As a singer who also performs a bit, I agree that performance is something that needs to be practiced. Where to let the emotion of the music come through and when to pull back a bit so it doesn't overwhelm. It is about the song - not about me. If I can stay connected to the song and the audience - that seems to be the sweet spot.

Best,
Jayne

Last edited by jaymarsch; 09-21-2017 at 09:49 AM. Reason: Typo
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  #23  
Old 09-21-2017, 10:19 AM
mr. beaumont mr. beaumont is offline
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I think attempting to play with feeling or evoke a feeling in others is overrated.

I think the player should relax and convey the music, let the emotion happen if it does. I don't like the idea of playing music as "acting." I like truth.

For me, it's not "I'm going to play sad." That's contrived. It's more "I'm sad today, I'm going to play."
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  #24  
Old 09-21-2017, 12:17 PM
FrankHudson FrankHudson is offline
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I agree with much of what has been said above, even Jeff's post just above that I'm going to sound like I'm 180 degrees from.

All art, including music, is about communicating/transferring experiences between the artist to the audience. This includes, but is not limited to, things we call emotions. If music couldn't communicate emotions it'd be a much more limited art, perhaps not an art at all.

One has to expect to be lucky to convey emotions just because you feel the emotions. Even "method acting" isn't that. I will say, considered apart from the performance context, music used simply for the player's own wellbeing, can be helpful. Playing an instrument instead of kicking the dog, overindulging in some chemical, or saying what you want to say, but can't, can be helpful. I know it has been this to me when I needed it to be.

In a performance context you need to know how to best communicate things to the audience, so practicing the techniques that communicate things is the way to go--after all, you're not going use some kind of telepathy to communicate.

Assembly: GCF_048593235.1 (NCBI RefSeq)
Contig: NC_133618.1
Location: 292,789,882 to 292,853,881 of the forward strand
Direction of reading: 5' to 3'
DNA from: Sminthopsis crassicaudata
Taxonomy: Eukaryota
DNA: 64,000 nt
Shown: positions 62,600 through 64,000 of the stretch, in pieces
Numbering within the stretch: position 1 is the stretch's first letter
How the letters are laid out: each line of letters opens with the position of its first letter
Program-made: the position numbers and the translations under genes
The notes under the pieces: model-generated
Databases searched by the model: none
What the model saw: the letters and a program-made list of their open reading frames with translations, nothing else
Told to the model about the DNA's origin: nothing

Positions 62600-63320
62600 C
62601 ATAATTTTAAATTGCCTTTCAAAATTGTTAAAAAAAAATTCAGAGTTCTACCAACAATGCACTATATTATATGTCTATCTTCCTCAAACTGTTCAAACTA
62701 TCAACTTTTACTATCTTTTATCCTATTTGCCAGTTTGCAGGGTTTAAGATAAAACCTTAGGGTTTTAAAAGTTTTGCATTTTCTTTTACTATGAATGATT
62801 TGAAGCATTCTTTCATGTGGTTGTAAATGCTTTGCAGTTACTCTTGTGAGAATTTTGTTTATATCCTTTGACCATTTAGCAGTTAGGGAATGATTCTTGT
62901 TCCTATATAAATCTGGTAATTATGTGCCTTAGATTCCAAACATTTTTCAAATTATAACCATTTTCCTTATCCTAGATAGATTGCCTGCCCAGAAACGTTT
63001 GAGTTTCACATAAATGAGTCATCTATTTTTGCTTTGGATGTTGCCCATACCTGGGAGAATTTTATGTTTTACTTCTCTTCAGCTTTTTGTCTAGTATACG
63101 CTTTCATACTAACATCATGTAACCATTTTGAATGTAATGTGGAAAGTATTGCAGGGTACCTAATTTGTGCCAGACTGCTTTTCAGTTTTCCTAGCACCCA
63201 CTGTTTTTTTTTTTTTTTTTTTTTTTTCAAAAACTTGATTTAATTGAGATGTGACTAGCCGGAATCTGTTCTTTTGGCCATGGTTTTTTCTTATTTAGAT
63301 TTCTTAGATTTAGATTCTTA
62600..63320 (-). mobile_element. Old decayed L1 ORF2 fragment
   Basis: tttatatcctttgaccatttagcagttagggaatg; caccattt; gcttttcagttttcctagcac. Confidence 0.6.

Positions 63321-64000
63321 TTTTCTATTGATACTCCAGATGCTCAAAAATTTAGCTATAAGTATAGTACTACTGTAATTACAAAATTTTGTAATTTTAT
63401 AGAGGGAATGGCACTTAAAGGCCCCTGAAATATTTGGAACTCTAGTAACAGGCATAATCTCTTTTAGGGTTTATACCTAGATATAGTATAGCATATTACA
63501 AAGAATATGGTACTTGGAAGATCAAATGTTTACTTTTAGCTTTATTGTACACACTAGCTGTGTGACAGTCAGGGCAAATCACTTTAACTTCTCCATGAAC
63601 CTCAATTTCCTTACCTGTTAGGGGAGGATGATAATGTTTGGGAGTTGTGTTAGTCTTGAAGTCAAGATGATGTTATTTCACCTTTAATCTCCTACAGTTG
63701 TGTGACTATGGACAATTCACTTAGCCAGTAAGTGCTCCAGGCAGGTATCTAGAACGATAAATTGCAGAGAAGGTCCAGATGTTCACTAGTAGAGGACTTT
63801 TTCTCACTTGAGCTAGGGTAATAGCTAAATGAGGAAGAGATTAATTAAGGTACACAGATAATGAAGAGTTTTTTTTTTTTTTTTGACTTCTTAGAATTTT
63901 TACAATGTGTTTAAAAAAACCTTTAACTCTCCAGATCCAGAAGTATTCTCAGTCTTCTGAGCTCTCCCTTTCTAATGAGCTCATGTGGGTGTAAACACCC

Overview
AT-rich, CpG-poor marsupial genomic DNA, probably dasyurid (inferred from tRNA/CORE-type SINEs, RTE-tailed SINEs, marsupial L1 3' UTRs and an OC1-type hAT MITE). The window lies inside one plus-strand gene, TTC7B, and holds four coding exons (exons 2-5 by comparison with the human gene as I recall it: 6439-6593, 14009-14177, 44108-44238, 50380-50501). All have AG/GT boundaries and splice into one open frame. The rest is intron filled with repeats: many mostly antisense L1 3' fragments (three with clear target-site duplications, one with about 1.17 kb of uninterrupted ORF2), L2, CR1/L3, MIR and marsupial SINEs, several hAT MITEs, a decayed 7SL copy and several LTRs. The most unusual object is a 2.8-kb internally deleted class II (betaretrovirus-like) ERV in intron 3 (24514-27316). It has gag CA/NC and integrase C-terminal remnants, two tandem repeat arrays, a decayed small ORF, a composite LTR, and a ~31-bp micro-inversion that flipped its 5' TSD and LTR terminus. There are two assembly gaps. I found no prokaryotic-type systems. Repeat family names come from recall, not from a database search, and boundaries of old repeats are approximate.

Here's I'll get back to what Jeff said. Sometimes--just as we can overplay with other techniques--we can "overplay" using the techniques for portraying/communicating emotions as performers. In my current project I'm working with other peoples words, some meant to communicate intense feelings, and sometimes the best approach is a more minimal one, "just say the words."
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  #25  
Old 09-21-2017, 12:38 PM
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Quote:
Originally Posted by jaymarsch View Post
I appreciate what Jon posted.

I find that music elicits different feelings based on rhythms. A good rhythm player can get people feeling things in their body which as your move with the music can bring up emotions in the heart. I find that some players who are technically proficient can lack groove - that rhythmic thing that pulls people in and engages them with the energetic feel of the music.

As a singer who also performs a bit, I agree that performance is something that needs to be practiced. Where to let the emotion of the music come through and when to pull back a bit so it doesn't overwhelm. It is about the song - not about me. If I can stay connected to the song and the audience - that seems to be the sweet spot.

Best,
Jayne
I participated in an interesting workshop earlier this year, where we were encouraged to bring songs that were challenging us to perform.

My song challenge is an Alison Kraus song that makes my eyes leak and my voice choke up , every time I try to sing it.

So, the workshop leader has me up on the stage, starting the song and stopping me when the leak/choke starts - must be three times in a row I get started and stop.

Two significant suggestions turned the corner and allowed me after a few more tries to move ahead and get through an entire verse dry-eyed and smooth voiced:
1: focus on an imaginary person in the audience.
2: use the song to tell the imaginary person the story (instead of internalizing the story and in effect telling it to myself)

I do hear a story in all the songs I choose to sing, and I also notice that the sad stories typically mirror a sad experience of my own. So, I guess it's some emotional baggage that gets in the way of performing without leaks or chokes.